Epidermis recreation in spongy-like hydrogels

On the road to successfully achieving skin regeneration, 3D matrices/scaffolds that provide the adequate physico-chemical and biological cues to recreate the ideal healing environment are believed to be a key element [1], [2] and [3].

Numerous polymeric matrices derived from both natural [4] and [5] and synthetic [6], [7] and [8] sources have been used as cellular supports; nowadays, fewer matrices are simple carriers, and more and more are ECM analogues that can actively participate in the healing process. Therefore, the attractive characteristics of hydrogels, such as high water content, tunable elasticity and facilitated mass transportation, have made them excellent materials to mimic cells’ native environment [9]. Moreover, their hygroscopic nature [10] and possibility of attaining soft tissues-like mechanical properties mean they have potential for exploitation as wound healing promoters [11], [12], [13] and [14]. Nonetheless, hydrogels lack natural cell adhesion sites [15], which limits the maximization of their potential in the recreation of the cell niche. This issue has been tackled through the use of a range of sophisticated approaches to decorate the hydrogels with adhesion sequences such as arginine-glycine-aspartic acid (RGD) derived from fibronectin [16], [17] and [18], and tyrosine-isoleucine-glycine-serine-arginine (YIGSR) derived from laminin [18] and [19], which not only aim to modulate cell adhesion, but also influencing cell fate and survival [18]. Nonetheless, its widespread use is still limited by significant costs associated with the use of recombinant bioactive molecules.

A sequential but integrated processing methodology comprising the formation of a precursor hydrogel, its freezing, freeze-drying and re-hydration, was recently proposed by us to generate Gellan Gum (GG) cell-adhesive spongy-like hydrogels, retaining the attractive features of hydrogels, but with improved physical properties [20] and [21]. In fact, these structures permit overcoming the limitations of traditional hydrogels, such as reduced physical stability and flexibility, and handling restrictions. These spongy-like hydrogels are obtained from stable polymeric off-the-shelf networks upon a simple re-hydration procedure with any saline solution, including a cell suspension [20] and [21]. Thus, cells become entrapped and then adhere to the material without being subjected to any adverse conditions. Issues such as the reduced temperature window for viable cell encapsulation and homogeneous cell dispersion within the hydrogel structure are overcome with spongy-like hydrogels.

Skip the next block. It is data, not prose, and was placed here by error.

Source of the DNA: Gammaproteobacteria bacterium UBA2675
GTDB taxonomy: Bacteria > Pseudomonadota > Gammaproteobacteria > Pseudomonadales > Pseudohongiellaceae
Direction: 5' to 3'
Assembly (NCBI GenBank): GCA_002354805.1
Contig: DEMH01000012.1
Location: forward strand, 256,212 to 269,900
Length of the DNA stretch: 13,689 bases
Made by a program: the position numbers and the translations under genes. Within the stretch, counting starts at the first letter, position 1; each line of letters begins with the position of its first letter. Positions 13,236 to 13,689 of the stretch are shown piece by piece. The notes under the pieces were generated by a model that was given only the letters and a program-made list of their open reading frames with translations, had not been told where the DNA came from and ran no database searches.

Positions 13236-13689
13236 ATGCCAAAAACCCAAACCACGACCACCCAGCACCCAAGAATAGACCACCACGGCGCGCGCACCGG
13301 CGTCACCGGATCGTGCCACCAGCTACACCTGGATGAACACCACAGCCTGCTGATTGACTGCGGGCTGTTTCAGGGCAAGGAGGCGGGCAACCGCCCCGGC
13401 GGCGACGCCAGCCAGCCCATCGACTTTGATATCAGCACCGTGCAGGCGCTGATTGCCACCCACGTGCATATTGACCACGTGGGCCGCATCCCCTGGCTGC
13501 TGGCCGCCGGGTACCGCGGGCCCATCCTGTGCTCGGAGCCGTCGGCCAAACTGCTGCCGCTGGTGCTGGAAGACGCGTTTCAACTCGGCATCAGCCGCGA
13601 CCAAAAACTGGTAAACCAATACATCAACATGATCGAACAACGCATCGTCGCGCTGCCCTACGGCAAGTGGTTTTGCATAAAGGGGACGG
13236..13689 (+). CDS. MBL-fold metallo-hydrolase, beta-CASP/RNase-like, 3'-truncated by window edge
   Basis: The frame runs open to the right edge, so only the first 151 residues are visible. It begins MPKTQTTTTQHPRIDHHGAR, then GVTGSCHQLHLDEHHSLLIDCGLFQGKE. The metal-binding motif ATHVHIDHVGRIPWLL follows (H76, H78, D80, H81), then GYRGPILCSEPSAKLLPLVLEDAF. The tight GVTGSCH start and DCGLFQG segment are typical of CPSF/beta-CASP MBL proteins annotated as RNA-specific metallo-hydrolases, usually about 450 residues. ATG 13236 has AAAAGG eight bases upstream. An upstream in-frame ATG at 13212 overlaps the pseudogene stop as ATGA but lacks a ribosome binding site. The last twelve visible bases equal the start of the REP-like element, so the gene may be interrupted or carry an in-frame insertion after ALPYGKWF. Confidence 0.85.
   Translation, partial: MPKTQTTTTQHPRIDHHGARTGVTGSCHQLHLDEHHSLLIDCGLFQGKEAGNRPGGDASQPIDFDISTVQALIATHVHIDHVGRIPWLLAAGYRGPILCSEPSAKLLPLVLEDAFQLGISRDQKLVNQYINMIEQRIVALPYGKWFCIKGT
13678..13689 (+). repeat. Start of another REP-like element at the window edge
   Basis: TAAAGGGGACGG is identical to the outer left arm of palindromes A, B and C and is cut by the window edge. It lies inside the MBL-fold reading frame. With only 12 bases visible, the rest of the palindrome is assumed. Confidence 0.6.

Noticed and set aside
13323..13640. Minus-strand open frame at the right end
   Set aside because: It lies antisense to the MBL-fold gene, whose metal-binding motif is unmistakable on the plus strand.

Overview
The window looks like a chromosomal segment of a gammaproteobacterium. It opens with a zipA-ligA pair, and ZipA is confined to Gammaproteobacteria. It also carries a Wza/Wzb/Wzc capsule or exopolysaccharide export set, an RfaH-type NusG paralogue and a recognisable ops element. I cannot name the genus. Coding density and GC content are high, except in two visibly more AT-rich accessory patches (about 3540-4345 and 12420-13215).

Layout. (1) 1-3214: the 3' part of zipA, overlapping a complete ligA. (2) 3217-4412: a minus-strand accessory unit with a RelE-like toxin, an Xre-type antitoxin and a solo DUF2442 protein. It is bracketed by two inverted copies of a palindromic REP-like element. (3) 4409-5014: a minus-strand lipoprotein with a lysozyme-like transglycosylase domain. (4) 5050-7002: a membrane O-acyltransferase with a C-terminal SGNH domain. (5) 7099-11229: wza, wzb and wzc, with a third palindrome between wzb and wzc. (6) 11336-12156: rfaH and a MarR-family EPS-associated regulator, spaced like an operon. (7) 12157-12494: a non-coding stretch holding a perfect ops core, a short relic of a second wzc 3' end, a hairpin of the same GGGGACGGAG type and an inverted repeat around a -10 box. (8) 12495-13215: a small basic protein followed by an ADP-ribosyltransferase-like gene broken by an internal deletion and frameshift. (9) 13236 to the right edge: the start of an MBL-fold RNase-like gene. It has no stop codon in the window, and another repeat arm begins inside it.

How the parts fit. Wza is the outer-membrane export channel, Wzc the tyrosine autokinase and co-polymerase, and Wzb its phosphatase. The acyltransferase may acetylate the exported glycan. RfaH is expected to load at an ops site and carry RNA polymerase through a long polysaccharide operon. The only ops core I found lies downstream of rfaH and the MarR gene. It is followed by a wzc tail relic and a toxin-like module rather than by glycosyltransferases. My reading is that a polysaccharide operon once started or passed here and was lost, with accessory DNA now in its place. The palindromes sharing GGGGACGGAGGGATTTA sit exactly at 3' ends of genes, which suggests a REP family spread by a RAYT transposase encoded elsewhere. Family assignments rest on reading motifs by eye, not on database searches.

Spongy-like hydrogels’ cell adhesive features are potentiated by the conjugation of a significantly lower water content, in comparison to precursor hydrogels, a microstructural rearrangement, characterized by pore wall thickening that occurs during processing, and pore size augmentation [20] and [21]. Their properties can be tuned by varying several conditions during the processing, including the amount and type of polymers used in combination with GG. Aiming at its application in the skin regeneration field, and being hyaluronic acid (HA) one of the major polysaccharides of skin ECM, we have further developed GG-HA (GG-HA) spongy-like hydrogels. In murine full-thickness excisional wounds, we demonstrated that human skin cell fractions were entrapped within the spongy-like hydrogel, hypothesizing that the recreated environment would enable cells self-organization in vivo [22]. In this work, GG-HA spongy-like hydrogel acted as a suitable supporting matrix for the transplanted cells during the early time points allowing them to contribute to the observed early wounds reepithelialization and neovascularization. Moreover, human adipose stem cells (hASCs) and human adipose microvascular endothelial cells (hAMECs), both from human adipose tissue, were entrapped in spongy-like hydrogels [23]. Our findings demonstrated a synergistic effect of the GG-HA structure, and adipose tissue cells were demonstrated, where microvascular endothelial cells and hASCs, obtained in high yields from an abundant and easily accessible issue, in combination with an off-the-shelf dried polymeric network, were able to meet quality regeneration parameters such as fast wound closure and re-epithelialization, a distinct dermal matrix remodelling, and improved neovascularization.